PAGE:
The State Journal-Register is reporting that Illinois Senator Kyle McCarter has introduced a bill that will amend the Illinois Religious Freedom Protection and Civil Union Act to allow religious-based child-welfare agencies and those operated or owned by a religious organization to refer such couples to the Illinois Department of Children and Family Services for other adoption and foster care options.
McCarter's legislation, SB2495, was introduced in response to a high-profile legal battle currently taking place between Catholic Charities agencies and the state that erupted almost immediately after the passage of a new civil unions law in June of this year. The new law basically bars faith-based agencies from contracting with the state to provide adoption services because they refuse to place children with same-sex parents. Catholic Charities in four dioceses, Belleville, Springfield, Peoria and Joliet are now seeking a stay in court that will allow children who need foster homes to still be referred to them.
However, McCarter's bill could be a game-changer. It stipulates that religious-based child-welfare agencies can deny adoption or foster home applications to individuals in civil unions “if acceptance of that application would constitute a violation of the organization’s sincerely held religious beliefs.”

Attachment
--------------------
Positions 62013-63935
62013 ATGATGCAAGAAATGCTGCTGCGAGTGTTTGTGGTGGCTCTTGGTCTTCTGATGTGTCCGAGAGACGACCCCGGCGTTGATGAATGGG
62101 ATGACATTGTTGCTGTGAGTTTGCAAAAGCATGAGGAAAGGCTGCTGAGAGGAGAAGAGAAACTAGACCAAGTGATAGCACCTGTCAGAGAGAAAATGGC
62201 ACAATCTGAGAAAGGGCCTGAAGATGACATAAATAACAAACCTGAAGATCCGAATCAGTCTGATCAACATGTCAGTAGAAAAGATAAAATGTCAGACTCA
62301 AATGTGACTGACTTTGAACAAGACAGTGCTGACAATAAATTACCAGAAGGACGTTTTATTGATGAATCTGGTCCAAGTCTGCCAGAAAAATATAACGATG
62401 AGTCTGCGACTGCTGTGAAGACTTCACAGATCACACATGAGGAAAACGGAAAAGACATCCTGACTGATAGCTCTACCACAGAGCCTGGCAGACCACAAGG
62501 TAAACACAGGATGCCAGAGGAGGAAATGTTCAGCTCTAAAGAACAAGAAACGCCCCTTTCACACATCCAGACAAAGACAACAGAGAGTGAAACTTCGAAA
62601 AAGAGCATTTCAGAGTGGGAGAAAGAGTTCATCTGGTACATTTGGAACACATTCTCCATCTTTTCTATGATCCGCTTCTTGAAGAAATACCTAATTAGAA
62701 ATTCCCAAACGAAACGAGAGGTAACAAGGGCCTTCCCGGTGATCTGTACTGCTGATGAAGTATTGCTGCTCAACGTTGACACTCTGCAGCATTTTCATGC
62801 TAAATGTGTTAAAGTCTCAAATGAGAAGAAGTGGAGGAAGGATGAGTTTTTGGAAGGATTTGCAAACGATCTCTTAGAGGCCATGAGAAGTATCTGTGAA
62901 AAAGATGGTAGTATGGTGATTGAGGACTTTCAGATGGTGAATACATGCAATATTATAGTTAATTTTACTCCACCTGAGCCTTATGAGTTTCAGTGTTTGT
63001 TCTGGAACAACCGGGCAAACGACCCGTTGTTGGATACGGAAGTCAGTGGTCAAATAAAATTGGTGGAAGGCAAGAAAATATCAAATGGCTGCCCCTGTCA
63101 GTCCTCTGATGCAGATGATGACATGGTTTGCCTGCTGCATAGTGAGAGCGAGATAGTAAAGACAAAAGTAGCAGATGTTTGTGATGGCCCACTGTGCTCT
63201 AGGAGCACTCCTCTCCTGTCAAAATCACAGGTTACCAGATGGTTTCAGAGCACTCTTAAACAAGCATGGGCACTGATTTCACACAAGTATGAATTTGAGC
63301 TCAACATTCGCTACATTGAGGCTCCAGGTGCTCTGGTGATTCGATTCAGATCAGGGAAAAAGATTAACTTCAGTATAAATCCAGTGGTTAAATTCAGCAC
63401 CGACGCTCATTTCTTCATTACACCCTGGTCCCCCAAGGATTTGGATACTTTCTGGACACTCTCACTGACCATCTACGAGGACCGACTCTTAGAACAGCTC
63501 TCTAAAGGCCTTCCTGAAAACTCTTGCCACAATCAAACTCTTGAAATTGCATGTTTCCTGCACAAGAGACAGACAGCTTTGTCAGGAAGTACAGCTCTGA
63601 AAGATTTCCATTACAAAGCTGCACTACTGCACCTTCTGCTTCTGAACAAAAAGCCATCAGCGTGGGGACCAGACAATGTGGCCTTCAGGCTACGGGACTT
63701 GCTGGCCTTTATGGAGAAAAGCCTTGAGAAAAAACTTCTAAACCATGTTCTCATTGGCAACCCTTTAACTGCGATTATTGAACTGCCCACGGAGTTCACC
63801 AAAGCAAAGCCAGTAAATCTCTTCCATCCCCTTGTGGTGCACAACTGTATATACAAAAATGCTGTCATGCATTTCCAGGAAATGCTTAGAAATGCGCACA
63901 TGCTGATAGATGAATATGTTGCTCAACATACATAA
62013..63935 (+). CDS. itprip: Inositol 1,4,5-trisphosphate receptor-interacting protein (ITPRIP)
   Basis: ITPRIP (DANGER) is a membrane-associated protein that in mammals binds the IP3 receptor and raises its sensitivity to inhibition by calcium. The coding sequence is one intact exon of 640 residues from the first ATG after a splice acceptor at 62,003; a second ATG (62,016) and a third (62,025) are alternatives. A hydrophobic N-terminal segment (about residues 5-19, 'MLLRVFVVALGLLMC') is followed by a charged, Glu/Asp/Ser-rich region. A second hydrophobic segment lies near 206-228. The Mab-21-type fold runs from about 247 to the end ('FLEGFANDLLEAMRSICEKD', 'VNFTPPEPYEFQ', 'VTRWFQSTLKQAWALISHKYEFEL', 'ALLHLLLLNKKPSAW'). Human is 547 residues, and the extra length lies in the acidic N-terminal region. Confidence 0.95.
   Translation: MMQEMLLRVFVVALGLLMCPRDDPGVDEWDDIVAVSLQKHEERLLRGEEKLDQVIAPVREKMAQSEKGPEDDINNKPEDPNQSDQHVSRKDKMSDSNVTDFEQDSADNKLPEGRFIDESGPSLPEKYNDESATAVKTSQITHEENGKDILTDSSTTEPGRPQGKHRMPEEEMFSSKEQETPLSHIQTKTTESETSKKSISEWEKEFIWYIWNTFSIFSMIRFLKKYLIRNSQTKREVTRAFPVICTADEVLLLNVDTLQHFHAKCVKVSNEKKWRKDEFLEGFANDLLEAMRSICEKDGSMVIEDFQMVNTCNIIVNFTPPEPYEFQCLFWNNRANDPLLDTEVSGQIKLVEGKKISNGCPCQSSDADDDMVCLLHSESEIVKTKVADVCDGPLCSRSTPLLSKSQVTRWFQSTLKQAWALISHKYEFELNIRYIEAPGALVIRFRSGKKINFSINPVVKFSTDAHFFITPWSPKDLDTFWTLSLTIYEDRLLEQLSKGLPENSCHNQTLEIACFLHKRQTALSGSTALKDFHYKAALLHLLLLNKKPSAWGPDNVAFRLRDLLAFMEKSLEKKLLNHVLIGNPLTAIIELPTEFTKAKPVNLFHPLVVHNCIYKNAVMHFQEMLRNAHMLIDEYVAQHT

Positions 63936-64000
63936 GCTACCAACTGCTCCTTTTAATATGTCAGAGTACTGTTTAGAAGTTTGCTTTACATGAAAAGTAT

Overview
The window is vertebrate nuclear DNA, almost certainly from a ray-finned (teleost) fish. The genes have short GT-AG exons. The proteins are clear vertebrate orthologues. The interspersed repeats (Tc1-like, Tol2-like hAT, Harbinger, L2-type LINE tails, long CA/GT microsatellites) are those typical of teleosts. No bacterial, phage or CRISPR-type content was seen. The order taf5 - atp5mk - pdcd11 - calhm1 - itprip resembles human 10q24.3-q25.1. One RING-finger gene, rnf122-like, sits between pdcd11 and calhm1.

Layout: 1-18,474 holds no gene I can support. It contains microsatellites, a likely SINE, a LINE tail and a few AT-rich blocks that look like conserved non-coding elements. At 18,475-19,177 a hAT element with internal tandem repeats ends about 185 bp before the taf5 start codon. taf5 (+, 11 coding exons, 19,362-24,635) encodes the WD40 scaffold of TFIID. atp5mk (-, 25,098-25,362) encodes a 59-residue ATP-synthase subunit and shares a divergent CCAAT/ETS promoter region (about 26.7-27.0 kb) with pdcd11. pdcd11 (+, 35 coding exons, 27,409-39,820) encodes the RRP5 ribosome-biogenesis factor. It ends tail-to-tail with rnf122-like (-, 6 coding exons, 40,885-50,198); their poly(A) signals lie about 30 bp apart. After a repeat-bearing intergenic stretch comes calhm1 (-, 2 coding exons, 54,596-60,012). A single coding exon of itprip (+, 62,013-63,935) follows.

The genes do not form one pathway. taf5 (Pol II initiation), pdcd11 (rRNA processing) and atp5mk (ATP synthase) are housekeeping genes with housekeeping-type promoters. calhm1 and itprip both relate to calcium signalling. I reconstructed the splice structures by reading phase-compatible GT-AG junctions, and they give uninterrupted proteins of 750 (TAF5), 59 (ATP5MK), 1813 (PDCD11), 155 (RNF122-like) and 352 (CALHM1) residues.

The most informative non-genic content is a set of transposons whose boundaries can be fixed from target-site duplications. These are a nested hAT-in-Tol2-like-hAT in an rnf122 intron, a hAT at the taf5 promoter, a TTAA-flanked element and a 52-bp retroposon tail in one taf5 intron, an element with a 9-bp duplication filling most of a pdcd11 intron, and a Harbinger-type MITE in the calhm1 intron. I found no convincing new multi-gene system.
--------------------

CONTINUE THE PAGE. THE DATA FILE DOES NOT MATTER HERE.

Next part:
SB2495 is said to have a good chance of passing. “I do believe that if it’s sent to the floor, there’s enough votes to pass it in the House and the Senate,” McCarter told the State-Journal. “Catholic Charities is responsible for a majority of adoptions and placements of foster kids in southern Illinois, and they do it for a fraction of the cost, and they do it with an extreme amount of compassion.”
The Civil Rights Agenda, an Illinois gay activist group, is calling SB2495 “anti-gay.”
“We have seen this bill before in the House of Representatives,” executive director Anthony Martinez said in a news release. “Obviously, the civil institutions behind this affront to LGBT civil rights are not backing down. We will not either. We had hoped to kill this bill quietly as has been done in the past. Unfortunately, that strategy is no longer an option and our opposition has now been galvanized.”
The group has accused McCarter of introducing the bill for political reasons.
Attorney Peter Breen of the Thomas More Society, which is representing Catholic Charities, praised the bill.
“The people of Illinois do not want to see Catholic Charities and other religious-based foster care agencies driven out of business, period,” he said in a statement. “Lawmakers intended when they passed the civil union law to protect religious groups from compromising their beliefs regarding civil unions”
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